In 2019, Tamil cinema saw two major releases during the Diwali season. After the Mersal firecracker in 2017 and Sarkar in 2018, Vijay continued his festival streak with Atlee in Bigil. We also had Nayanthara in the squad, and a women's football team, all packed into a sports-revenge drama that was every bit a fan service to the star. The film had seven songs, accounting for close to 30 minutes of the film’s 3-hour runtime. On the other hand, we had Lokesh Kanagaraj teaming up with Karthi for Kaithi, one that would go on to create waves in the industry. Lokesh’s second film was devoid of songs and tear-jerker flashbacks. It wasn't anything like Bigil. Yet both films managed to entertain the audience and become hits at the box office.
Earlier that year, we had two star vehicles battle it out during Pongal — Viswasam and Petta; much like the Varisu vs. Thunivu clash we saw this year. The Vijay-Ajith festival was followed by Raghava Lawrence’s Rudhran and Aishwarya Rajesh’s Soppana Sundari during Tamil New Year (it was Beast and KGF in 2022), Leo for the Dasara week and Karthi’s Japan, Karthik Subbaraj’s Jigarthanda DoubleX and Vikram Prabhu’s Raid for this Diwali. There seems to be no single pattern, neither in terms of genre nor in terms of casting when it comes to these releases. So, what exactly constitutes a good box-office clash that satisfies the audience, producers, theatre owners and the entire ecosystem alike?
Solo films always work better, says entertainment tracker and columnist Sreedhar Pillai. “Tiger 3 for instance wouldn’t have had this opening if it had a real big competition. So, it is better to have a big hero film for the festival. If the content is okay, it will work well,” he says. In the last 15 years, there hasn't been a single instance where only one big star film hit the screens in Tamil cinema during the Diwali or Pongal weekend. The only slight exception is Sarkar, which was released along with a couple of very small-scale films.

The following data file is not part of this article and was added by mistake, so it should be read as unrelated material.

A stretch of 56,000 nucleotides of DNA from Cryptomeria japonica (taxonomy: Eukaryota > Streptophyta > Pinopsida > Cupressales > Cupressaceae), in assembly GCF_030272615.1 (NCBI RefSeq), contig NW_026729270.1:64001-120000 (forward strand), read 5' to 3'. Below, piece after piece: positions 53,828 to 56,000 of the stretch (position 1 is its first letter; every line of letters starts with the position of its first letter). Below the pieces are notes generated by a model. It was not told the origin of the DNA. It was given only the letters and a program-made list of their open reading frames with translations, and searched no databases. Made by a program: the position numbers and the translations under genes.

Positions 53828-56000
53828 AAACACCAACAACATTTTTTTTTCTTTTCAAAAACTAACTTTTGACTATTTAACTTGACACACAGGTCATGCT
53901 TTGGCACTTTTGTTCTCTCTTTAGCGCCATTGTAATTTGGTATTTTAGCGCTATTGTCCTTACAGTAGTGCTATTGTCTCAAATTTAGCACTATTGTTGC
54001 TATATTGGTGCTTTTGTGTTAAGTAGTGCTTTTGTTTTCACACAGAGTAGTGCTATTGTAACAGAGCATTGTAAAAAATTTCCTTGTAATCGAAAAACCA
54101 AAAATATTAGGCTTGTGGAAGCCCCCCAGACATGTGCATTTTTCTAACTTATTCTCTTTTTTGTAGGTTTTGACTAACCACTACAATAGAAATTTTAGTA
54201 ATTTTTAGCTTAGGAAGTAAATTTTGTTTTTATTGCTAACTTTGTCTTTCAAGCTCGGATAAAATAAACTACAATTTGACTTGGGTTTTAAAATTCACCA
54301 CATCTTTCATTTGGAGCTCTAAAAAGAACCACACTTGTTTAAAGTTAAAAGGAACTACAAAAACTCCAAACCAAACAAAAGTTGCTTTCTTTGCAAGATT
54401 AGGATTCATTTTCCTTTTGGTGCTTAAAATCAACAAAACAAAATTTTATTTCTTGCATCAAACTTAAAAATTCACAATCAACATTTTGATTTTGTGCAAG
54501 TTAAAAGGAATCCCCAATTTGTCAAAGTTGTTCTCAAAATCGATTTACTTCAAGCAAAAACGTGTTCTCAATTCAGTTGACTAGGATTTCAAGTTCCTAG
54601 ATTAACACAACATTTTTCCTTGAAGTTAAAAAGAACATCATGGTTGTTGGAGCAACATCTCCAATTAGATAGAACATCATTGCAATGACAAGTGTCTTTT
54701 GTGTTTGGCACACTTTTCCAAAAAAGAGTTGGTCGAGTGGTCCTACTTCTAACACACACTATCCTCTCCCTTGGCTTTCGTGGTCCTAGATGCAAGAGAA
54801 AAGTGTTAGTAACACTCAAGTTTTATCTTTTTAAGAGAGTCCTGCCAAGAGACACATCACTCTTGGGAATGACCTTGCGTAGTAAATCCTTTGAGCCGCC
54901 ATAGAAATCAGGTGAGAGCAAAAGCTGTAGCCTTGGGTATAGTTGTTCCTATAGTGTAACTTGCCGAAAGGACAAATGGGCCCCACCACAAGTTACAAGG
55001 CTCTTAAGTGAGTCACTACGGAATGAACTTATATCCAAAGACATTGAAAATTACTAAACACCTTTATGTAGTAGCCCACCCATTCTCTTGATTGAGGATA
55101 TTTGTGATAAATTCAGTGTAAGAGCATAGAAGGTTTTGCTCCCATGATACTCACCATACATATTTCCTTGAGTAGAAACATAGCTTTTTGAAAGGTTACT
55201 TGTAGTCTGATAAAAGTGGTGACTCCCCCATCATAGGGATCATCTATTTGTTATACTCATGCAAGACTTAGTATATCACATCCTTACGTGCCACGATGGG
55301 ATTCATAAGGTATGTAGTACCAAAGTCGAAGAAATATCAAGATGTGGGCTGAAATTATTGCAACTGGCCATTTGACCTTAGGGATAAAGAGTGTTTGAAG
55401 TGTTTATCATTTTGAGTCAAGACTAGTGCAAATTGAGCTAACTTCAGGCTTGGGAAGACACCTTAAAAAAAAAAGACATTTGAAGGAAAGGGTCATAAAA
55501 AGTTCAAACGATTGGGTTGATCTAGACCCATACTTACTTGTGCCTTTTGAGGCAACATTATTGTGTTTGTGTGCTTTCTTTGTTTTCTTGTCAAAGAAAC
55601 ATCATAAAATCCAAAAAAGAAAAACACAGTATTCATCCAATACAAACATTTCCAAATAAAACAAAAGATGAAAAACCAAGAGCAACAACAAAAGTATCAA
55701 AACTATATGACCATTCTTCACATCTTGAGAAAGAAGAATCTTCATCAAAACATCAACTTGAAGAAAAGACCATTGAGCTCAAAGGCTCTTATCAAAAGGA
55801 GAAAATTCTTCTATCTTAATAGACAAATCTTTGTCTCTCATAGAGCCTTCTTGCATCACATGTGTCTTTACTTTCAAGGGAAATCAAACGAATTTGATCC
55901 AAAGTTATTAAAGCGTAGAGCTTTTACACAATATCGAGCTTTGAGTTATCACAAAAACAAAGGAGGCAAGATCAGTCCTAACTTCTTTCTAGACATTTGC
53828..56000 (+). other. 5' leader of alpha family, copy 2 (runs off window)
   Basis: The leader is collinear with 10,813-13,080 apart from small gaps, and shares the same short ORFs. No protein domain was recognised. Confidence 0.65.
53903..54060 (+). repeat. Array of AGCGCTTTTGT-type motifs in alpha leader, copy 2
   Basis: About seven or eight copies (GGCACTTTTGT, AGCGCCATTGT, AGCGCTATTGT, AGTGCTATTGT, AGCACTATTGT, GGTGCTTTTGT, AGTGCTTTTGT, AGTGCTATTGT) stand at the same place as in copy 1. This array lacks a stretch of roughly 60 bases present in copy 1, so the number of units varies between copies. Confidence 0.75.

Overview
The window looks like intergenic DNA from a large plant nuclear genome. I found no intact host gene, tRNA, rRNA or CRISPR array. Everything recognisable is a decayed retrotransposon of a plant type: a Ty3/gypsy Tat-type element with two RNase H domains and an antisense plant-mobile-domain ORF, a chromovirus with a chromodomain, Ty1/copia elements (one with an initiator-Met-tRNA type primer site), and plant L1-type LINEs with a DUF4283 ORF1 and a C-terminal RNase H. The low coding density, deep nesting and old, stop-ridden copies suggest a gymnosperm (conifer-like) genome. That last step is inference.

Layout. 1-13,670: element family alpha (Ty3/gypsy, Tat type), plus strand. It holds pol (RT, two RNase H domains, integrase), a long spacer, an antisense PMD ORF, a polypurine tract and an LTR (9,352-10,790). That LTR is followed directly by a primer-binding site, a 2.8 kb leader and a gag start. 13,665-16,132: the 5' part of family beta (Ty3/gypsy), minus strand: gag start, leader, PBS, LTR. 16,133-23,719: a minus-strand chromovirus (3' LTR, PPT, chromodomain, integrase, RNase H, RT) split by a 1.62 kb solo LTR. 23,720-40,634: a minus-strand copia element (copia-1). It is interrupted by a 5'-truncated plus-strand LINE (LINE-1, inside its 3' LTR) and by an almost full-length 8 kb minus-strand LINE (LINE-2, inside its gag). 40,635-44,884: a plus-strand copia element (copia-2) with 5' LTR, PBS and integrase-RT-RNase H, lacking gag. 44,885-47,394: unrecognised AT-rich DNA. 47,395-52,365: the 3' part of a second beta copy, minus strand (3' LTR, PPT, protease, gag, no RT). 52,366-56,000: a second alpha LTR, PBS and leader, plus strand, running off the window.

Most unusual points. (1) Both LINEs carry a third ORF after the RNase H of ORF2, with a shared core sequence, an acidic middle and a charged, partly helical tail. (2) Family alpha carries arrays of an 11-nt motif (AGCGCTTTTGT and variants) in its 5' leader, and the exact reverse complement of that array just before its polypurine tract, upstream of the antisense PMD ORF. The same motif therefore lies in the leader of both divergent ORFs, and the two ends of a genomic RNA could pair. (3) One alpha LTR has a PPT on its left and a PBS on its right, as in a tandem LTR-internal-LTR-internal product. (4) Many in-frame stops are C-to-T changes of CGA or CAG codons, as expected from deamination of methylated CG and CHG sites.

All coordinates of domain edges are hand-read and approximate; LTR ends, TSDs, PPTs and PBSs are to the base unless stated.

However, exhibitor-distributor Tirupur Subramaniam does not agree with this statement. “If there is only one film, we can’t feed the theatres. There are 1168 screens across Tamil Nadu, and we can’t play just a single film on all these screens. So, if there are two films, we can play those in 600 screens each. This is why a minimum of two and maximum of three films are good for a festive box-office clash.” Kaarthekeyan Santhanam, the producer of Jigarthanda DoubleX agrees with Subramaniam but also asserts that clashes may harm producers.
He explains, “There should be clashes during the festive season, otherwise there wouldn’t be any excitement. When I worked with Karthik Subbaraj as an executive producer for Petta, I saw the kind of effect the Petta and Viswasam battle had. When two star-led films clash and if both of them have good content, it’s a celebration in itself. But it is true that the producer may lose some of his profit.”
But he urges us to look at this from a macro perspective. “Everyone is happy — right from the producers and makers to the audience and people who maintain the parking spaces. If there is a solo release, probably 100 people might park their cycles, but when there is a clash, it will become 200. So, when the whole ecosystem is happy, you should be happy as a producer. Because it is not always about making money and only when the ecosystem thrives, we also get to thrive.”